The government’s continued push towards building infrastructure has led to a sharp rise in bank credit growth to the sector over the last 10 months, reversing the declining credit trend seen over the previous two years. According to Reserve Bank of India data, bank credit outstanding to the infrastructure sector rose by over Rs 95,000 crore or 10.8 per cent between April 2018 and January 2019 to Rs 9.86 lakh crore.
This is in sharp contrast to the contraction in bank credit outstanding witnessed by the sector over the previous two years. While the bank credit outstanding to the sector stood at Rs 9.64 lakh crore as of March 2016, it declined to Rs 9.06 lakh crore by March 2017 and further down to Rs 8.90 lakh crore by March 2018.
In the last 10-month period, while the overall bank credit has grown from 10.4 per cent in April 2018 to 13.1 per cent, that to the infrastructure sector (which accounts for almost 12 per cent of the total bank credit) rose from (-)1.3 per cent in April to 12.6 per cent in January 2019. A closer look at the data shows that even the pick-up in credit growth for the industry overall is primarily on account of rise in bank credit to the infrastructure segment.
During the 10-month period (April 2018-Jan 2019), credit to overall industry (which includes infrastructure) rose from 1 per cent in April 2018 to 5.2 per cent in January 2019, primarily on account of uptick in the infrastructure segment. The absolute growth in credit outstanding to infrastructure (Rs 95,600 crore) was much higher than the expansion in credit outstanding to industries (Rs 50,700 crore).
In January, while the credit growth for infrastructure stood at 12.6 per cent, that for basic metals and metal products and textiles contracted by 10.3 per cent and 3.1 per cent respectively. While infrastructure accounts for the largest chunk of credit outstanding to industry, metals and textiles are next two by size.
Rashesh Shah, chairman and CEO, Edelweiss Group, said, “Infrastructure credit growth was also going down since banks were making provisions for these loans. Since that is mostly over now, and growth in construction, affordable housing and renewable energy is picking up, it is driving credit growth in this segment. We have also seen that in last 5-6 months, capital expenditure cycle has picked up. Consumption has now slowed down a bit but capex is picking up.”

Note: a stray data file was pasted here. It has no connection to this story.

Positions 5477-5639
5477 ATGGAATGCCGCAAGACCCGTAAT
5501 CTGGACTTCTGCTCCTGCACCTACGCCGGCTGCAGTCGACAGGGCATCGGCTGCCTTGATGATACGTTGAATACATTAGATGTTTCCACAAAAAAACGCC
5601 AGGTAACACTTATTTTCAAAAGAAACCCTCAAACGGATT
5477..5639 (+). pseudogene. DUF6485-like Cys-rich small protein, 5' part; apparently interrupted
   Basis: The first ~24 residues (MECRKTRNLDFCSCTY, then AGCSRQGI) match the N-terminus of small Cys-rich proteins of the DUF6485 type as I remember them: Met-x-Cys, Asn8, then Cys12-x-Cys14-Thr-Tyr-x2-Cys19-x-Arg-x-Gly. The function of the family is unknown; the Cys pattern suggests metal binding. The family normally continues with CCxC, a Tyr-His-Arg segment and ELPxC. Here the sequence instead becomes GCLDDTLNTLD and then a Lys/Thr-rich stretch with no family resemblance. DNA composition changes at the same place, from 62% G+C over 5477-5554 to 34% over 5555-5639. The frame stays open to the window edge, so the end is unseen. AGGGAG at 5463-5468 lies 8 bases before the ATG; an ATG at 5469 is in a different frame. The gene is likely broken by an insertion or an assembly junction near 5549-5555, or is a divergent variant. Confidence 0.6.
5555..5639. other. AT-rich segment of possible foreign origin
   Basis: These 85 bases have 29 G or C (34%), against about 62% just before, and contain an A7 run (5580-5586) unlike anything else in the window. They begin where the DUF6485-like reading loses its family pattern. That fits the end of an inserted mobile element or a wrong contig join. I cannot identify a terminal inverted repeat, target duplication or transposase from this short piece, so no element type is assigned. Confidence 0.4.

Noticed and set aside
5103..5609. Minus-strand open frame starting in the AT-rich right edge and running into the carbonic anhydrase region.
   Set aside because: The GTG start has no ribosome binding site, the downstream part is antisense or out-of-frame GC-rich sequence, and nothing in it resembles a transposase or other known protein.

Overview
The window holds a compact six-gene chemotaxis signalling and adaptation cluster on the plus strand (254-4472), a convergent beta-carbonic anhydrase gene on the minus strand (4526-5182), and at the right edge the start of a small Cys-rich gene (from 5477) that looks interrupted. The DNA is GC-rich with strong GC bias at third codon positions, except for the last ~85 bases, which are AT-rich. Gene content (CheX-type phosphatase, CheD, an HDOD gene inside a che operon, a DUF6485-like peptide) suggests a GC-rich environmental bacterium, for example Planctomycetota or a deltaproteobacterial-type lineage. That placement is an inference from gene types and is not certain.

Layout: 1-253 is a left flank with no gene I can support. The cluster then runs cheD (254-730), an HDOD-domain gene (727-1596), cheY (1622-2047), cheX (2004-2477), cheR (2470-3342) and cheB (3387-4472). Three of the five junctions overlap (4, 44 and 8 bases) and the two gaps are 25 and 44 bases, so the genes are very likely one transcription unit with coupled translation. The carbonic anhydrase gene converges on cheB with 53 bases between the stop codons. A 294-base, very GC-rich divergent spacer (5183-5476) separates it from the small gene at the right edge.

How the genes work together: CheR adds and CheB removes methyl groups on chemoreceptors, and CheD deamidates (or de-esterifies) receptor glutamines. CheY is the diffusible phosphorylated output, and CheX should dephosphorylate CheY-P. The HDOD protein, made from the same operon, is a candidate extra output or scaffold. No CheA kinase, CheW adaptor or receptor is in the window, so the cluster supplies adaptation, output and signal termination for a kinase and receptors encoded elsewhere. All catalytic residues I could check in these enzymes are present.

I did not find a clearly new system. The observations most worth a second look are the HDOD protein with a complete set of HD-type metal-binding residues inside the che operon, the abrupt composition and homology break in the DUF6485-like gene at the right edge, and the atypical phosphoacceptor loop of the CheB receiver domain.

Within infrastructure, of the total rise in credit of over Rs 95,600 crore, 36 per cent of it came to the power sector, while 22.6 per cent and 8.6 per cent came to roads and telecom respectively. Incidentally, 33 per cent went to other infrastructure.
Other infrastructure segment has seen the credit outstanding grow significantly by 26 per cent from credit outstanding of Rs 1.2 lakh crore to Rs 1.51 lakh crore in January 2019. In fact, in each of the five months between September 2018 and January 2019, the year-on-year credit grew between 26 and 35 per cent.
D K Pant, chief economist, India Ratings, said that the high credit growth for infrastructure sector is in line with the pick-up in economic activity. “Activity has picked up in the road sector and other areas of infrastructure. Government has been awarding a lot of contracts, leading to rise in activity and credit demand,” he said.
While other infrastructure saw a sharp rise in credit demand, market participants say that among other infrastructure segments, affordable housing that was granted infrastructure status in 2017-18, has been witnessing a strong growth in credit demand. “Affordable housing segment growth too has led to rise in credit growth” Shah said.
While the infra push is mostly from the government side, the credit demand is also being primarily driven by central and state government entities. Amit Tripathi, Chief Investment Officer-Fixed Income, at Reliance Mutual Fund, said, “Infrastructure credit growth is majorly driven by PSUs and government projects in roads and railways. Even in the affordable housing segment, it is the state governments that are driving growth.”